Booted from school for an incident that was not entirely her fault, Laura’s already facing the prospect of being sent away to a finishing school in Montreal (an expensive one, as everyone reminds her). Her father died before she was born, her brother was lost to a terrible accident, and her mother, facing too much grief, is somewhere upstate, not quite herself. Laura’s grandparents would prefer not to speak of the details. 

Laura doesn’t speak of Hans, whose feral presence is a visceral thing, all dirty feathers, strong odors, and ill-fitting borrowed clothes. He presents a very earthly challenge in contrast to Laura’s loneliness and personal conflicts at school. He is also something outside of herself that maybe she can fix. But he doesn’t eat lasagna, and he doesn’t listen. Maguire never lets us—or Laura—forget this is no ordinary boy. Still, magical as he might be, he’s not half as compelling as the rest of the residents of and visitors to the house.

Laura narrates bits of her life to herself, rewrites it, invents metaphors, and uses her stories to investigate how she feels about things. Her versions of events give us access to the feelings she won’t necessarily speak aloud—the shameful ones, the dramatic ones, the mean ones. As uncertain as she is, her sly humor creeps out when she’s comfortable with people, and Maguire gives her a perfect teenager’s ability to say what an adult wants to hear—while making it excruciatingly clear that she means something else entirely. Her relationship with her grandparents is fraught and layered, and when she starts to make a friends, her discomfort and uncertainty are palpable. How do you ask people to help you? How do you give help? How many ways can a person be loved and lonely at once?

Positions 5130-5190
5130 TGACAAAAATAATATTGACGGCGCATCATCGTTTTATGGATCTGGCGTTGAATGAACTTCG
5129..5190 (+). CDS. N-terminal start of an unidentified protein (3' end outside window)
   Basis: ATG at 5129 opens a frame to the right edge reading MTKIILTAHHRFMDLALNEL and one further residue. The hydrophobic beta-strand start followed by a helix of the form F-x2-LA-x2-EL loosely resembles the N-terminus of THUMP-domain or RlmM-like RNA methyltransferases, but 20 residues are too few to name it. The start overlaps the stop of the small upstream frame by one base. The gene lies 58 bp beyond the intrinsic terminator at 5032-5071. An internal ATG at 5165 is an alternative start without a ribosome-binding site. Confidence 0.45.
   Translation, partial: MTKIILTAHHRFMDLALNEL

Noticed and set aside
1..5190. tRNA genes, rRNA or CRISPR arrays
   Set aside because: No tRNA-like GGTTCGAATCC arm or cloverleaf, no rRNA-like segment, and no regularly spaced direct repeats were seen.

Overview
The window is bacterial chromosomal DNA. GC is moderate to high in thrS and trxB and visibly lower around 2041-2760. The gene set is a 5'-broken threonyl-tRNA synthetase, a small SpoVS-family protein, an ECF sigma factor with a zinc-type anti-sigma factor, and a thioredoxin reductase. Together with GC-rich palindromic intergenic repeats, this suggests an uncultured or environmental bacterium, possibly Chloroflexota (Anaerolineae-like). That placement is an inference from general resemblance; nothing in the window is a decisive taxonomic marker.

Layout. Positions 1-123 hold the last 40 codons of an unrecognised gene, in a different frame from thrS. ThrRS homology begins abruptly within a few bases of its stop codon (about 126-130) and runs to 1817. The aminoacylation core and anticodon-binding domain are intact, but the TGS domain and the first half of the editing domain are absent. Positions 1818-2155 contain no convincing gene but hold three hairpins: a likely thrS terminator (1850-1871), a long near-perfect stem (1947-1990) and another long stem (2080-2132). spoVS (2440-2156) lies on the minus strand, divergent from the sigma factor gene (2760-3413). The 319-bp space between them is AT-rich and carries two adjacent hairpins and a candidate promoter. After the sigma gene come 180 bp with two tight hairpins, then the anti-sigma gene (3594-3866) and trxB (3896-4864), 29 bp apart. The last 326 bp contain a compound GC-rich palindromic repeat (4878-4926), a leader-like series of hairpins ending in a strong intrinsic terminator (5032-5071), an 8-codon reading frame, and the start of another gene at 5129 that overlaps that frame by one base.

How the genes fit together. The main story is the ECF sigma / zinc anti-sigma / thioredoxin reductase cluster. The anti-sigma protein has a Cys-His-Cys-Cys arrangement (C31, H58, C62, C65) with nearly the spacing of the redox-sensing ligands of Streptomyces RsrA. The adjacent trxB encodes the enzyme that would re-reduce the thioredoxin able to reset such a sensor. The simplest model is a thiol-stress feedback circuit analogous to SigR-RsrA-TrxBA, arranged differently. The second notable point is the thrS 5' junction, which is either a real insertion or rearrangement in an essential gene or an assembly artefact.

Maguire works to present a complex vision of 1960s Manhattan, noticing nuances in behavior, language, and class for the Ciardis, their Irish cook, their friendly workmen, Laura’s apartment-dwelling classmates, and the guests at their fateful Christmas dinner. But this book is at its best when it sticks close to Laura. She thinks unkind thoughts, makes trouble for her grandparents, and breaks a cruel classmate’s nose, but when the swan boy needs her help, she steps out of all of her comfort zones to aid him. 

A Wild Winter Swan is a slim little book, a fairy tale stretched and reshaped into a 20th century American tale about immigration, success, family, and growth. It’s featherlight but sharply detailed, and for all Nonna’s passion, there’s a coolness to the way Maguire spins out his yarn.  Here and there, a dated word choice knocked me out of the story, but it was always Laura, crankily enduring her own coming-of-age, who brought me back in. 

A Wild Winter Swan is available October 6th from William Morrow.

Molly Templeton lives and writes in Oregon, and spends as much time as possible in the woods. You can find also her on Twitter.